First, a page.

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J Vasc Surg. 2007 Oct;46(4):642-7. Epub 2007 Aug 30.

Acute and chronic open conversion after endovascular aortic aneurysm repair: a 14-year review.

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Division of Vascular Surgery, David Geffen School of Medicine at the University of California, Los Angeles, Los Angeles, CA 90095, USA.



This study reviewed outcomes of patients requiring surgical conversion after endovascular abdominal aortic aneurysm (AAA) repair.


Records for all patients undergoing open conversion after endovascular AAA repair were reviewed.


From 1993 to 2006, 574 patients underwent endovascular repair for AAA. Seventeen patients, including three patients who underwent prior endovascular repair at other centers, required surgical conversion with complete (n = 9) or partial graft removal (n = 8). Five patients required immediate conversion (acute), and 12 underwent delayed conversion 4 to 72 months after endovascular repair. Indications for acute conversion were large type I endoleak (n = 3, 60%), including one patient with graft migration, and retroperitoneal bleeding (n = 2, 40%). Indications for chronic conversion were endoleak with increasing aneurysm size (n = 9, 75%), stent fracture without endoleak (n = 1, 8%), delayed retroperitoneal bleeding (n = 1, 8%), and infection (n = 1, 8%). Suprarenal aortic cross-clamping was required in two patients (12%), and endograft components were retained in eight (47%). An aortic occlusion balloon placed through the body of the existing endograft facilitated proximal control in three patients. There were two perioperative deaths in the acute conversion group (2/5; 40%) and none in the delayed conversion group (P = .04). Five-year actuarial survival was 71.9%. Mean follow-up was 41.6 +/- 32.2 months. Retained endovascular components in patients with partial graft removal remained stable during follow-up.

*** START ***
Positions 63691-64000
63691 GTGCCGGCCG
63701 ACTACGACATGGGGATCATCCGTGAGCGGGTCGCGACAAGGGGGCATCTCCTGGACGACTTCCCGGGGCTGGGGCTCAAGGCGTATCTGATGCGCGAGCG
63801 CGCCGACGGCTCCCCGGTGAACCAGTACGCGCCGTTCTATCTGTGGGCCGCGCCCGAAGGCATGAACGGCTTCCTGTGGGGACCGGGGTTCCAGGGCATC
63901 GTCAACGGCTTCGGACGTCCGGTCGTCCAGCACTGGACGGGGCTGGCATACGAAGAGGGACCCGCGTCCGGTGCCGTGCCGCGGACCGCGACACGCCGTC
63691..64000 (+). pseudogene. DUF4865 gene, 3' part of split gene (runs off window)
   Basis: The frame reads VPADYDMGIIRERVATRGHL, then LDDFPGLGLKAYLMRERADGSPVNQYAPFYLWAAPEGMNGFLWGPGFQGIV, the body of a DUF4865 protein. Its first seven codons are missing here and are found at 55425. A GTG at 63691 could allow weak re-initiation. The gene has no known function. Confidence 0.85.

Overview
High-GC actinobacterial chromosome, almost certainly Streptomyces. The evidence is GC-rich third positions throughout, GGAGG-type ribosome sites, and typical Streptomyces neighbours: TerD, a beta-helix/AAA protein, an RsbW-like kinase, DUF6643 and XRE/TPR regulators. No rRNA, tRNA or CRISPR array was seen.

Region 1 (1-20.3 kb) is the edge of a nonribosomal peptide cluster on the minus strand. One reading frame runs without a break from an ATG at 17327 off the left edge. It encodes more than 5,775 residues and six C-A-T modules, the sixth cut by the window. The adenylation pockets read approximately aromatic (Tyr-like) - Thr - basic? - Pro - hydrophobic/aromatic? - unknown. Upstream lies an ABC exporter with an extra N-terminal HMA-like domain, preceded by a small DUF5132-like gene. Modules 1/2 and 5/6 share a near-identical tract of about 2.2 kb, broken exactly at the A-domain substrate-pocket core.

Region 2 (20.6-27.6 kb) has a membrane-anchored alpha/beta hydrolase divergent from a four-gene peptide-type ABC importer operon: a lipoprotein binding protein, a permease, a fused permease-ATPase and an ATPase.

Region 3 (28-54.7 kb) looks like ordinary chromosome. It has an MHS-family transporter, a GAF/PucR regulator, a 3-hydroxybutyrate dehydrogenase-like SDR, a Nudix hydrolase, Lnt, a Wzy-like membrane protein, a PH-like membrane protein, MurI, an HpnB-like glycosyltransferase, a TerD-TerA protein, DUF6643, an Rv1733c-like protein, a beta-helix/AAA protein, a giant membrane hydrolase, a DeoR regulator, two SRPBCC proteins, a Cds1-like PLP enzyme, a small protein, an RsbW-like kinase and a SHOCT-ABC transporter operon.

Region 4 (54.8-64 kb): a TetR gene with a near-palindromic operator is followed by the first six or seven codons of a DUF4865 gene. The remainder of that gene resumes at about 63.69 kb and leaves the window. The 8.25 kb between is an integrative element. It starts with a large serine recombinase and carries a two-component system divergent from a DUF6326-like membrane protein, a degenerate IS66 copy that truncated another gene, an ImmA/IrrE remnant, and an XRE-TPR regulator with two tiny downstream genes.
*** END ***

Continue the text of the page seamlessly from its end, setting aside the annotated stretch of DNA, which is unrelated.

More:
Surgical conversion after endovascular AAA repair can be performed without suprarenal clamping in most patients. Endovascular aortic control with a balloon avoids suprarenal exposure. Partial endograft removal in selected patients facilitates open conversion and appears durable. Acute conversion is associated with increased mortality.

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